Posted by: madamm | October 9, 2007

How do you spend most of your time?

My friend the J-Meister used to think I coined the phrase “How do you spend most of your time?” at social events, when in fact, I read it in a book quite simply called: How to Talk to People.

I didn’t really get anything from that book, except that one question, which has become so routine I own it. The answers to the question are of course legion and often misunderstood because I’m almost sure “smoking weed” and ” chillin”don’t qualify as categories of employment. Yes, the open-ended question “How do you spend most of your time?” is in fact considered the polite way to ask someone what they do for a living. The exact phrasing stemming from political correctness in light of South Africa’s relatively high unemployment rate. In common parlance, you can avoid the awkwardness of asking an unemployed person about their “job” with the ambiguity of the question.

I can’t recall ever being asked the question myself, which alludes to another category in the book, How to Talk to People, about the incredibly self-absorbedness of every single entity you will ever encounter. But that’s a whole different post altogether.

No. Today I want to talk a little about the fear I have. Of being told that I’m not suitably qualified for a position. As you may or may not know, I’m immigrating to the USA soon, so I’ve decided to apply for a position here and there. I got an e-mail from a real estate company in Raleigh North- Carolina today who regretted to share with me that they feel I am not suitably qualified for some or other position and granted, I’ve been setting my sights a little high (it was a senior level position). But the disappointment and feelings of indignation is unavoidable. As in, how fucking dare you tell me I’m not qualified?!

But then you quietly carry on with your search and try to forget about it. Today’s e-mail was only the second time in my entire life that I was not “suitably qualified”for something. The other time was while studying at the University of North Carolina when I applied for a salesperson position in the campus bookstore. Yes, I got told I’m not suitably qualified. And it hurt.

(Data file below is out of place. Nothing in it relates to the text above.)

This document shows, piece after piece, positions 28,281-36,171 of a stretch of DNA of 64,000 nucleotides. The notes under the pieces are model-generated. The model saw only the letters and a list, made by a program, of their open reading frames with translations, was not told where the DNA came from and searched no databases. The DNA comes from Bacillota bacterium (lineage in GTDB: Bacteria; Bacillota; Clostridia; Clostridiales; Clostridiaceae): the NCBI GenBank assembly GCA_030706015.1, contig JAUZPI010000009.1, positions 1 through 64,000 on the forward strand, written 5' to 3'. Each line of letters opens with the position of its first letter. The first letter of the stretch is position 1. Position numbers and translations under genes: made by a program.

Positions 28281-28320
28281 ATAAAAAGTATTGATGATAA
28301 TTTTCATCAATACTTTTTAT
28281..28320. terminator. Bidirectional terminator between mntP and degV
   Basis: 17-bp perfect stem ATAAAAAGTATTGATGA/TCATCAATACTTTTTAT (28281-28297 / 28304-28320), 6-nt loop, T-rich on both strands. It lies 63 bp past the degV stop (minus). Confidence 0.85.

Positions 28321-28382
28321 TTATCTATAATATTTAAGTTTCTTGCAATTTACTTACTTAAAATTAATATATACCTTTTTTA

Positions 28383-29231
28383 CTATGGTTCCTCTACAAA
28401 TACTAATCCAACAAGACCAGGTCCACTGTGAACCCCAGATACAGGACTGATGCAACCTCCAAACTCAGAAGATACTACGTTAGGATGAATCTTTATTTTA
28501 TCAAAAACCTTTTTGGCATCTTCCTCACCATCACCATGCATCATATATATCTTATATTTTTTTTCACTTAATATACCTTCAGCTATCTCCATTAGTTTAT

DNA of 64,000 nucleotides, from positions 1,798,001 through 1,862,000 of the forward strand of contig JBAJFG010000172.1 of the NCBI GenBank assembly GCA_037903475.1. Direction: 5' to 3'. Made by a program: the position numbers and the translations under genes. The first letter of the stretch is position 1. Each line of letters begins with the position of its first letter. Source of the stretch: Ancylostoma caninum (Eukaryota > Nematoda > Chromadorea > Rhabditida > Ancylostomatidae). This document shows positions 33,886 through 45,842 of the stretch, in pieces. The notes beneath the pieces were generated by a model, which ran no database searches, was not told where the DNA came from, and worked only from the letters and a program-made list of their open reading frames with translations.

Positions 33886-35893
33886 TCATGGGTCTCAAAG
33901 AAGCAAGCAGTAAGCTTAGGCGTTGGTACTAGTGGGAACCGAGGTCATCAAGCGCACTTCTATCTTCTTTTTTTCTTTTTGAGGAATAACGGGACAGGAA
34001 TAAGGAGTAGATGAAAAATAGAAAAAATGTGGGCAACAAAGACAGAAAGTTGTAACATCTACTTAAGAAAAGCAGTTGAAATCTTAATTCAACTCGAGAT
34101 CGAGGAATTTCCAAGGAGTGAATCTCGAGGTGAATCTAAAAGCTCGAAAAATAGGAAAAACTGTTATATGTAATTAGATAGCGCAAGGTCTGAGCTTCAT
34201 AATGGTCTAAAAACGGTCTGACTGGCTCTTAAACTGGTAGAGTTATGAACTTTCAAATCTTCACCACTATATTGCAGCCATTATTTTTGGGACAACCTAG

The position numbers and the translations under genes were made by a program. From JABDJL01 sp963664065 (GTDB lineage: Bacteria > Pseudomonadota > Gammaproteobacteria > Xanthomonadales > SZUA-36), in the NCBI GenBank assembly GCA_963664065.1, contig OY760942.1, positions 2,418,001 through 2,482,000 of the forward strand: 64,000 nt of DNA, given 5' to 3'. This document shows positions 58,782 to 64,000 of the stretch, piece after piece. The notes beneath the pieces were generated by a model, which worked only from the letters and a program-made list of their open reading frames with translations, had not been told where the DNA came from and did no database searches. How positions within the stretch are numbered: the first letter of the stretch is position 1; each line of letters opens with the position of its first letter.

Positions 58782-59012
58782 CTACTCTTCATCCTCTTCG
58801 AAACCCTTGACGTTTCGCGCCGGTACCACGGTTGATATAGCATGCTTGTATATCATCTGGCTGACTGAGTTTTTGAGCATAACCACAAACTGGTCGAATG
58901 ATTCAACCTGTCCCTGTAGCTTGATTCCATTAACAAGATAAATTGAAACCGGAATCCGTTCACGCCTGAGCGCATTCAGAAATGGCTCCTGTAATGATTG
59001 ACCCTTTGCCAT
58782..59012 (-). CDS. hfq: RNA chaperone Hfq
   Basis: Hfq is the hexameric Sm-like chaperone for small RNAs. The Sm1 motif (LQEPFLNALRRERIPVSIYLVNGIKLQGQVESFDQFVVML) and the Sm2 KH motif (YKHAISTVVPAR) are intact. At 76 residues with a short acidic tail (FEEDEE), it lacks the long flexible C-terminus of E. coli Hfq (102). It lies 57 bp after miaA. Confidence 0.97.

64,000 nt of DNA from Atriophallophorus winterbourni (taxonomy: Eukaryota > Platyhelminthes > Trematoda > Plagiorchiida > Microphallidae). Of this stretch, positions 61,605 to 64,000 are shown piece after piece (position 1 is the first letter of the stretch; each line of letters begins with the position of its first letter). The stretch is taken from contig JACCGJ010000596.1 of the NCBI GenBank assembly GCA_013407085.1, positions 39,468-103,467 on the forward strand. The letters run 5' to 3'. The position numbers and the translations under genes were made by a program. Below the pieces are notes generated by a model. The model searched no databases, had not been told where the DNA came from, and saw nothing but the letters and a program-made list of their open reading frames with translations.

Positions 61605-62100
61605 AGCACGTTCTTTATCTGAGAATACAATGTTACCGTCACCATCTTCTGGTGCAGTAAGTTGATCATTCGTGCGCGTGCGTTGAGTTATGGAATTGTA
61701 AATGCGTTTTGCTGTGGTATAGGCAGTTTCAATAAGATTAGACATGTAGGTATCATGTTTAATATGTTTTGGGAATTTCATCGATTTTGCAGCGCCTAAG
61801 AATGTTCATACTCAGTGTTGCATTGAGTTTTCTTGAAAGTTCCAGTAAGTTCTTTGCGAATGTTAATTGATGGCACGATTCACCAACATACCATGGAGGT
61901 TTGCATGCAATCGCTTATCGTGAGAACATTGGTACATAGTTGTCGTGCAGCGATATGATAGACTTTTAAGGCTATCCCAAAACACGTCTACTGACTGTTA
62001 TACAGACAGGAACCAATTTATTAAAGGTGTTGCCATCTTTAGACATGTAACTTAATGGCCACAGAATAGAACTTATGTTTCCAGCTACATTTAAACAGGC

I think, however that it is in fact quite normal to have a few doors slammed in your face.Though I once got told my an employer at an ice-cream parlour that I look like the kind of person who will always get a job based on sheer ambition, I should never feel too comfortable or complacent with my abilities and skills. Even though I am suitably qualified for many things (including the wonderful and well-paying job I have right now), I suppose I must learn that things are not supposed to fall into your lap.

The move away from home just got scarier.



  1. There is sometimes no worse feeling than getting rejection for a job, believe me I’ve been there plenty in this industry. But you have to just let it go and remember that it isn’t an insult towards you personally but more just that they needed someone more specific and that they’re the ones losing out on you 😉

    The perfect job will come along and you’ll be glad that you didn’t get any of the other “lesser” jobs. I promise!

  2. I feel better, thanks Miss M. It’s fucking hard to accept though. Damn hard. But then again, who am I to NOT get rejected from time to time?!

  3. Rejection is a way of life. But those people have never met you and never worked with you so they have no idea! Always remember that 🙂

    I used to cry every single time I didn’t get a job as I tend to never fail at something but it is just a situation which is completely out of your hands. Damn bastards of fate

  4. If I had to tell you how I go about getting a job you would laugh your @ss off…

    Don’t take it too personally, people always underestimate the importance of attitude when they look for a new employee – on paper anyway. Start panicking if you don’t get a job based on a bad interview.

    Good luck! 😀

  5. It’s an interesting thing … people get equally upset about being told they’re under qualified for a job as they do getting told they’re over qualified. I mean you’d think that would be some sort of compliment but, it still causes one to go thru all the same feelings of rejection, as illustrated by my friend Lopz.

    It seems you never can win. Just keep your fingers crossed and I’m sure something will come your way. My job catch-phrase has always been: “Sure, I’ll give it a bash”. What more can one really offer that the will to try?

  6. No Louisa, really I’d like to hear!
    Phillygirl: I read Lopz’s post. You can’t win, now that I think about it (my very ambitious side telling me I’m probably overqualified for the job I applied for in the first place).
    I just WISH I knew more about the American qualifications and standards, etc. Like, are two bachelor degrees and one (almost completed) masters and two years of experience considered employable? Or am I still entry-level?

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